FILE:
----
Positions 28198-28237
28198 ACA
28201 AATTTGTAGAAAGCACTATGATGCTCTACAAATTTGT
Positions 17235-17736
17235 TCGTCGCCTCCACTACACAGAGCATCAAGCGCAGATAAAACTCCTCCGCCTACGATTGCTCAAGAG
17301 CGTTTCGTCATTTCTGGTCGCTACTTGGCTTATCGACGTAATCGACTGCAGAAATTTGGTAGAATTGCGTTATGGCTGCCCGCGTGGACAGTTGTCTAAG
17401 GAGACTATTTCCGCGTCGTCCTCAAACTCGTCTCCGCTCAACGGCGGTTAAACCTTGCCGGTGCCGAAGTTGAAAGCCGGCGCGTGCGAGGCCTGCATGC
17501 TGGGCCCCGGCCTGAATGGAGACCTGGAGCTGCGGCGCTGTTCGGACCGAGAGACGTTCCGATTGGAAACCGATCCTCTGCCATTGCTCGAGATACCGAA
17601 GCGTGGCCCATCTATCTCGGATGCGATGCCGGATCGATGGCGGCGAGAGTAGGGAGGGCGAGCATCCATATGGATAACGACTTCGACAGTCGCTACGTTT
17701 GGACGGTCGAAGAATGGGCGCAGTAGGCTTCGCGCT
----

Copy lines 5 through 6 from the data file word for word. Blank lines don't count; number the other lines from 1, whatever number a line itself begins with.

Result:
17235 TCGTCGCCTCCACTACACAGAGCATCAAGCGCAGATAAAACTCCTCCGCCTACGATTGCTCAAGAG
17301 CGTTTCGTCATTTCTGGTCGCTACTTGGCTTATCGACGTAATCGACTGCAGAAATTTGGTAGAATTGCGTTATGGCTGCCCGCGTGGACAGTTGTCTAAG